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1.
PLoS Pathog ; 18(9): e1010828, 2022 09.
Article in English | MEDLINE | ID: covidwho-2039447

ABSTRACT

Spillover of sarbecoviruses from animals to humans has resulted in outbreaks of severe acute respiratory syndrome SARS-CoVs and the ongoing COVID-19 pandemic. Efforts to identify the origins of SARS-CoV-1 and -2 has resulted in the discovery of numerous animal sarbecoviruses-the majority of which are only distantly related to known human pathogens and do not infect human cells. The receptor binding domain (RBD) on sarbecoviruses engages receptor molecules on the host cell and mediates cell invasion. Here, we tested the receptor tropism and serological cross reactivity for RBDs from two sarbecoviruses found in Russian horseshoe bats. While these two viruses are in a viral lineage distinct from SARS-CoV-1 and -2, the RBD from one virus, Khosta 2, was capable of using human ACE2 to facilitate cell entry. Viral pseudotypes with a recombinant, SARS-CoV-2 spike encoding for the Khosta 2 RBD were resistant to both SARS-CoV-2 monoclonal antibodies and serum from individuals vaccinated for SARS-CoV-2. Our findings further demonstrate that sarbecoviruses circulating in wildlife outside of Asia also pose a threat to global health and ongoing vaccine campaigns against SARS-CoV-2.


Subject(s)
COVID-19 , Chiroptera , Angiotensin-Converting Enzyme 2 , Animals , Antibodies, Monoclonal , Antibodies, Viral , COVID-19/prevention & control , COVID-19 Vaccines , Humans , Pandemics/prevention & control , SARS-CoV-2 , Spike Glycoprotein, Coronavirus
2.
J Clin Virol Plus ; 1(4): 100047, 2021 Dec.
Article in English | MEDLINE | ID: covidwho-1509983

ABSTRACT

Serologic testing of residual blood samples from 812 children from a hospital in New Orleans, LA, between March and May 2020, demonstrated a SARS-CoV-2 seroprevalence of 6.8% based on S and N protein IgG; Black and Hispanic children, and children living in zip codes with lower household incomes were over-represented.

3.
Journal of Clinical Investigation ; 131(12):1-2, 2021.
Article in English | ProQuest Central | ID: covidwho-1332795

ABSTRACT

Recently, there have been several reports of SARS-CoV-2 "breakthrough" infections that have occurred in recipients of the FDA-approved SARS-CoV-2 vaccines. These reports have the potential to undermine public confidence in the efficacy of these vaccines. Moreover, the use of the term "breakthrough" infections implies that the virus broke through a protective barrier provided by the vaccine. Here, Schieffelin et al argue that it is a mistake to think that these vaccines will prevent nasal (upper airway) infection.

5.
J Clin Invest ; 131(7)2021 04 01.
Article in English | MEDLINE | ID: covidwho-1076050

ABSTRACT

BACKGROUNDCirculating severe acute respiratory syndrome coronavirus 2 (SARS-CoV-2) RNA may represent a more reliable indicator of infection than nasal RNA, but quantitative reverse transcription PCR (RT-qPCR) lacks diagnostic sensitivity for blood samples.METHODSA CRISPR-augmented RT-PCR assay that sensitively detects SARS-CoV-2 RNA was employed to analyze viral RNA kinetics in longitudinal plasma samples from nonhuman primates (NHPs) after virus exposure; to evaluate the utility of blood SARS-CoV-2 RNA detection for coronavirus disease 2019 (COVID-19) diagnosis in adults cases confirmed by nasal/nasopharyngeal swab RT-PCR results; and to identify suspected COVID-19 cases in pediatric and at-risk adult populations with negative nasal swab RT-qPCR results. All blood samples were analyzed by RT-qPCR to allow direct comparisons.RESULTSCRISPR-augmented RT-PCR consistently detected SARS-CoV-2 RNA in the plasma of experimentally infected NHPs from 1 to 28 days after infection, and these increases preceded and correlated with rectal swab viral RNA increases. In a patient cohort (n = 159), this blood-based assay demonstrated 91.2% diagnostic sensitivity and 99.2% diagnostic specificity versus a comparator RT-qPCR nasal/nasopharyngeal test, whereas RT-qPCR exhibited 44.1% diagnostic sensitivity and 100% specificity for the same blood samples. This CRISPR-augmented RT-PCR assay also accurately identified patients with COVID-19 using one or more negative nasal swab RT-qPCR results.CONCLUSIONResults of this study indicate that sensitive detection of SARS-CoV-2 RNA in blood by CRISPR-augmented RT-PCR permits accurate COVID-19 diagnosis, and can detect COVID-19 cases with transient or negative nasal swab RT-qPCR results, suggesting that this approach could improve COVID-19 diagnosis and the evaluation of SARS-CoV-2 infection clearance, and predict the severity of infection.TRIAL REGISTRATIONClinicalTrials.gov. NCT04358211.FUNDINGDepartment of Defense, National Institute of Allergy and Infectious Diseases, National Institute of Child Health and Human Development, and the National Center for Research Resources.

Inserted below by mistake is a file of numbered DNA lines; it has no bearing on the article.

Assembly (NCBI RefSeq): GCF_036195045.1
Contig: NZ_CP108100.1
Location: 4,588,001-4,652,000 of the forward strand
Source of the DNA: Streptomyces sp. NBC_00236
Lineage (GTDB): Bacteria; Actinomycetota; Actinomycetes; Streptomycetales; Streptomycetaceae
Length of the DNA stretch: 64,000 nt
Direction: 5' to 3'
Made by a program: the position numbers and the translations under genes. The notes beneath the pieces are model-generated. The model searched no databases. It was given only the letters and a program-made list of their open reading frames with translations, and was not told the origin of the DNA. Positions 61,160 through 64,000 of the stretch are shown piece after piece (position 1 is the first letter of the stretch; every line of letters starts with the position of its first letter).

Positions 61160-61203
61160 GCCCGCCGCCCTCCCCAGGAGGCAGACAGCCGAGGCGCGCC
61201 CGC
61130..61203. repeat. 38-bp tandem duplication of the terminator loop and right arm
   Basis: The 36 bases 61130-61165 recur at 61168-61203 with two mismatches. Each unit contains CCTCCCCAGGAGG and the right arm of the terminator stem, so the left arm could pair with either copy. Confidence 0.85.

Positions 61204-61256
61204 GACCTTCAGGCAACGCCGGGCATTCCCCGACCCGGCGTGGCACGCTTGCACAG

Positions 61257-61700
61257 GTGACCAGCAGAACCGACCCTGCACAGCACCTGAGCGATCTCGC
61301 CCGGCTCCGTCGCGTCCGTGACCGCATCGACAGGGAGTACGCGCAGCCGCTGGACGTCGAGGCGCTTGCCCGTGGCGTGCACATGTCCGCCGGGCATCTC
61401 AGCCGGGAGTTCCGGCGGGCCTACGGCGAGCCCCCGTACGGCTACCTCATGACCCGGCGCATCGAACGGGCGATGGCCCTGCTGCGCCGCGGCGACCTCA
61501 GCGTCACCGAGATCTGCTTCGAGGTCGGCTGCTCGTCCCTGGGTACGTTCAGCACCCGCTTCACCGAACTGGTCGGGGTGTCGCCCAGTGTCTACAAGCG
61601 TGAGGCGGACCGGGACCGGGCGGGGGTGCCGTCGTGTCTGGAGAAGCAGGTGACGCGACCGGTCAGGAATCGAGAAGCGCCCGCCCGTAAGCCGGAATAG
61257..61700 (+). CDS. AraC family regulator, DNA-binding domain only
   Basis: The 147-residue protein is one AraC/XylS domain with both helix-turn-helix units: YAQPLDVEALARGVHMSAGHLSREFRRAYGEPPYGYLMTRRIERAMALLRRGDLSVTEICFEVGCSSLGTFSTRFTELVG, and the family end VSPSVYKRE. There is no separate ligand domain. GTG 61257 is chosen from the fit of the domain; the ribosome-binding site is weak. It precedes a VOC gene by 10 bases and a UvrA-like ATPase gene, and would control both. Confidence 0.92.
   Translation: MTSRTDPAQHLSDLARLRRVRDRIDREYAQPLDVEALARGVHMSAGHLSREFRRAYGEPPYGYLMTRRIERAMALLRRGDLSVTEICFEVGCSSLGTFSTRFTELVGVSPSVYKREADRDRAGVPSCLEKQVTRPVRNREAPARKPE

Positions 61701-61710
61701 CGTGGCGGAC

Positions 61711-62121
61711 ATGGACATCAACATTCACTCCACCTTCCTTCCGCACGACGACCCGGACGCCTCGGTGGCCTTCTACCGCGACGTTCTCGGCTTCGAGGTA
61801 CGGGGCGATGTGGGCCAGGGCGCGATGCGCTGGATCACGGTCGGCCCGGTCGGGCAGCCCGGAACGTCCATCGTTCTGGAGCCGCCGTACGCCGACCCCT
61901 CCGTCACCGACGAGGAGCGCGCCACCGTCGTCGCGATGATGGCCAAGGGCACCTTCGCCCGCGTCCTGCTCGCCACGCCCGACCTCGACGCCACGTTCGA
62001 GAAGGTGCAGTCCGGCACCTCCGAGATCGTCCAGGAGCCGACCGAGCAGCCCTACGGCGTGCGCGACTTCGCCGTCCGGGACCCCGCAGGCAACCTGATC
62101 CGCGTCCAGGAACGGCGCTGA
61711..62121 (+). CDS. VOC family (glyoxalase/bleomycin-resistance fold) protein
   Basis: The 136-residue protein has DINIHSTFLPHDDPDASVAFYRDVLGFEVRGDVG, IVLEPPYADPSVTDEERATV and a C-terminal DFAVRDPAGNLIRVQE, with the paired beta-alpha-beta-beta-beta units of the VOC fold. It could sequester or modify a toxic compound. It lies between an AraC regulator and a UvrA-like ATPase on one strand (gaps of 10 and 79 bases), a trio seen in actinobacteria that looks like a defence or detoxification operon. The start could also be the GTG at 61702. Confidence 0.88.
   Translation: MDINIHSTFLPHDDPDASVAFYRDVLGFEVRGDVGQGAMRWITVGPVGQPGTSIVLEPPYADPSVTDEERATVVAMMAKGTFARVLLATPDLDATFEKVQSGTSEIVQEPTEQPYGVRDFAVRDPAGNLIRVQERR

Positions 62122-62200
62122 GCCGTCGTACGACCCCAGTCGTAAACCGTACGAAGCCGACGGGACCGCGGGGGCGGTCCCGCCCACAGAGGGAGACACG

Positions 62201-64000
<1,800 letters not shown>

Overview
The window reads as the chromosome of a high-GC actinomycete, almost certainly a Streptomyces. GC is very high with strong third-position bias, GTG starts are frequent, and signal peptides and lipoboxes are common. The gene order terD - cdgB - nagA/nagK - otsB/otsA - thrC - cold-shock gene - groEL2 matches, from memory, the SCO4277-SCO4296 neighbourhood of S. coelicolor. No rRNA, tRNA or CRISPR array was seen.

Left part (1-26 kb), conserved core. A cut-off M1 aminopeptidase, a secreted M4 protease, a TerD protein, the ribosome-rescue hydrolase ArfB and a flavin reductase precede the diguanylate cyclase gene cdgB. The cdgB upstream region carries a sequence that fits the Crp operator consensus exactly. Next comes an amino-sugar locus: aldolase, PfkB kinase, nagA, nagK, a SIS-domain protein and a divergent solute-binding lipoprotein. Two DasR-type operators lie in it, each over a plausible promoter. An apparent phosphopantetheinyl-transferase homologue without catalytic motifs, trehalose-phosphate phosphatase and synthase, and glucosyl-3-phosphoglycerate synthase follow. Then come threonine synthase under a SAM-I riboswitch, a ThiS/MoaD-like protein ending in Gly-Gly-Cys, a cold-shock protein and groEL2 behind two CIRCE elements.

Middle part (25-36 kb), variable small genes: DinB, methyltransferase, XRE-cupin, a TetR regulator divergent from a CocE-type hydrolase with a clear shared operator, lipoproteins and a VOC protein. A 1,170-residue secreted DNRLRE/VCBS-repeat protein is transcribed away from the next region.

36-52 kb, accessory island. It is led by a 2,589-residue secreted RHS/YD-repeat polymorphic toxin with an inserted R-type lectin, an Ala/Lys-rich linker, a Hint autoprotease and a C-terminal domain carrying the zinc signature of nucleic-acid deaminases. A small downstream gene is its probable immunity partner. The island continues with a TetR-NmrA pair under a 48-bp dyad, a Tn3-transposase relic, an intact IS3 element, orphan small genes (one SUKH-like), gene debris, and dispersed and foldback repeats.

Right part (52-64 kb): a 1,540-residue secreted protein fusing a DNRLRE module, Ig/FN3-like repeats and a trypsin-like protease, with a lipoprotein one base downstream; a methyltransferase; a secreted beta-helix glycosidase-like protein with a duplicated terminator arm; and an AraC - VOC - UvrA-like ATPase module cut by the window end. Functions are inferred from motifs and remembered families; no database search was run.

Subject(s)
COVID-19/blood , COVID-19/virology , Cell-Free Nucleic Acids/blood , Cell-Free Nucleic Acids/genetics , RNA, Viral/blood , RNA, Viral/genetics , SARS-CoV-2 , Adolescent , Adult , Aged , Animals , COVID-19/diagnosis , COVID-19 Nucleic Acid Testing/methods , COVID-19 Nucleic Acid Testing/statistics & numerical data , CRISPR-Cas Systems , Child , Child, Preschool , Disease Models, Animal , Female , Humans , Infant , Longitudinal Studies , Macaca mulatta , Male , Middle Aged , Pandemics , SARS-CoV-2/genetics , Sensitivity and Specificity , Time Factors
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